HAWLEY, SCOTT,MICHAEL (2017) Do Glaciers Enhance Organic Carbon Burial?: An Isotopic Approach Linking Continental Weathering, Iron-(oxhydr)oxides and Climate Change. Doctoral thesis, Durham University.
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This thesis explores continental weathering patterns in glacial and non-glacial river catchments in Iceland and Greenland. Specific attention is placed on characterizing the relative iron (oxyhydr)oxide export rates of glacial and non-glacial catchments to the ocean. Total element concentration and iron stable isotope measurements indicate that chemical weathering differences do exist between glacial and non-glacial catchments. The differences appear primarily related to variations in soil formation and organic matter availability between the environments. Physical, rather than chemical, differences between glacial and non-glacial catchments however dominate the relative differences in (oxyhyr)oxide export rates. Glacial and non-glacial river sediments from otherwise analogous terrains contain about the same quantity of iron (oxyhyr)oxide on a weight normalized basis. This equates to glacial rivers exporting far more iron (oxyhyr)oxides on a discharge weighted basis, because glacial rivers contain far higher suspended sediment concentrations that non-glacial rivers. Existing research shows that organic carbon accumulation and burial in marine environments scale directly with iron (oxyhydr)oxide accumulation. This means that shifts in continental weathering over glacial-interglacial cycles drive further changes in marine carbon burial creating a global climate feedback loop.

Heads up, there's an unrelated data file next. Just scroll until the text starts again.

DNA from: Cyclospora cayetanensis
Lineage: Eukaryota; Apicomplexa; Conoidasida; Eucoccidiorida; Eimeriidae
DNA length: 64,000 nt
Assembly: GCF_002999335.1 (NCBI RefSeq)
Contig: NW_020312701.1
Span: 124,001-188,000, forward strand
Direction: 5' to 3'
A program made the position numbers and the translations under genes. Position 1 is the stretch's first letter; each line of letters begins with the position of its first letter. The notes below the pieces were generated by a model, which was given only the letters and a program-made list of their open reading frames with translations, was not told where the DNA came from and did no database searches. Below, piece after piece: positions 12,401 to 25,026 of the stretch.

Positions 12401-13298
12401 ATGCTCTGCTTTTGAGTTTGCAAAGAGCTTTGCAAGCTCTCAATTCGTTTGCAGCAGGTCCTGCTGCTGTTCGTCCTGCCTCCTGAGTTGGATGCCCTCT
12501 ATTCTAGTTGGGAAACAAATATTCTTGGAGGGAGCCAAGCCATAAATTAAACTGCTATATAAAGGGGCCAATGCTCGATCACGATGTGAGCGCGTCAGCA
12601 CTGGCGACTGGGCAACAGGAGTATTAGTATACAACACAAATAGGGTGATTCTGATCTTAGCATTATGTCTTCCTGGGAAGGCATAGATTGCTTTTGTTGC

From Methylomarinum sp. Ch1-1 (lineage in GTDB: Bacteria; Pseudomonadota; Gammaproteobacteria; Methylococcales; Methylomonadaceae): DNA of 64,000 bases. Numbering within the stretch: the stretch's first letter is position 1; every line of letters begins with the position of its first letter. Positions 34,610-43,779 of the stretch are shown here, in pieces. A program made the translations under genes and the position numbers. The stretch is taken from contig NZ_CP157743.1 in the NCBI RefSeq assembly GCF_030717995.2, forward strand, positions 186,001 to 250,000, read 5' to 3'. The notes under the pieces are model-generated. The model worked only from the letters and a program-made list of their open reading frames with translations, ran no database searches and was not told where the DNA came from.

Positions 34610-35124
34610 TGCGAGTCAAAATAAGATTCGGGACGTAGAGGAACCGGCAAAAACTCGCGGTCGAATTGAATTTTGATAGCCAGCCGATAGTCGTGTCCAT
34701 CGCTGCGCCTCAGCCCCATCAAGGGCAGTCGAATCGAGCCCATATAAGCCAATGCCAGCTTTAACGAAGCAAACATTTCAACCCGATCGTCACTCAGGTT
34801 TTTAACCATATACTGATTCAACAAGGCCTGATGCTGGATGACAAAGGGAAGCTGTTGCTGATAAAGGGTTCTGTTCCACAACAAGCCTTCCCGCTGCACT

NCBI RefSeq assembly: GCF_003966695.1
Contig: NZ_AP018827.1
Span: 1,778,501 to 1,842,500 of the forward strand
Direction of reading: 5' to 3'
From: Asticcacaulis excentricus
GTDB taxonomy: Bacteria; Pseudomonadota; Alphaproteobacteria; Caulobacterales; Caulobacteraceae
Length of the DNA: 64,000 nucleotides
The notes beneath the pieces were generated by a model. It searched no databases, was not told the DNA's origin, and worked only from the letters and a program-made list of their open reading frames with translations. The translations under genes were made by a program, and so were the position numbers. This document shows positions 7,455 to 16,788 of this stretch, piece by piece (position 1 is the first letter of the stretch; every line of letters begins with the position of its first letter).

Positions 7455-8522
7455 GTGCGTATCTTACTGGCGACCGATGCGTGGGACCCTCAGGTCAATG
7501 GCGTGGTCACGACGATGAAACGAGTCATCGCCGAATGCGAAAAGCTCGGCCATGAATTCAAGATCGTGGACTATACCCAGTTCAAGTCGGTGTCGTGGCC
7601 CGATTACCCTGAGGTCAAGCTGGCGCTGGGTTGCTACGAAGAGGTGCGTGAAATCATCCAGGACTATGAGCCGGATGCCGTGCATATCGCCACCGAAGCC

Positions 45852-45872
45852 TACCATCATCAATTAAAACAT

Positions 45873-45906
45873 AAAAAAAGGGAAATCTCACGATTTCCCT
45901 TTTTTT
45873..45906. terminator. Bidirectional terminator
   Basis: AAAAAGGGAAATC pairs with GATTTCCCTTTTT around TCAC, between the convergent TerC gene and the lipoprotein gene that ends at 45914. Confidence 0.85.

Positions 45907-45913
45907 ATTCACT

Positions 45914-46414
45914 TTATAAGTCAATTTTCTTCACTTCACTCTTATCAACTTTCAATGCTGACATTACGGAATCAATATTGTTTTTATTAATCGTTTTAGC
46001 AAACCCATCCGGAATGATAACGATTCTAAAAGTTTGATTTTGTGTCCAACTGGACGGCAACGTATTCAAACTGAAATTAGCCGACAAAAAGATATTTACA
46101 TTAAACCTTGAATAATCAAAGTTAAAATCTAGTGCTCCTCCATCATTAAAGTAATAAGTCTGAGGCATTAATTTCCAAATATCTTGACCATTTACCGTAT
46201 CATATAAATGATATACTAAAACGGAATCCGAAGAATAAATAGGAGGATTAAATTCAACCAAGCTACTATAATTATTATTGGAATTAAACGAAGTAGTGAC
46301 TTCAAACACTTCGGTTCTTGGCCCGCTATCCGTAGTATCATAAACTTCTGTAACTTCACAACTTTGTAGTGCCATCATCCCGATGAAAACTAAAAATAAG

|Item Type:||Thesis (Doctoral)|
|Award:||Doctor of Philosophy|
|Keywords:||Iron stable isotopes, climate change, glacial weathering|
|Faculty and Department:||Faculty of Science > Earth Sciences, Department of|
|Copyright:||Copyright of this thesis is held by the author|
|Deposited On:||25 May 2017 09:47|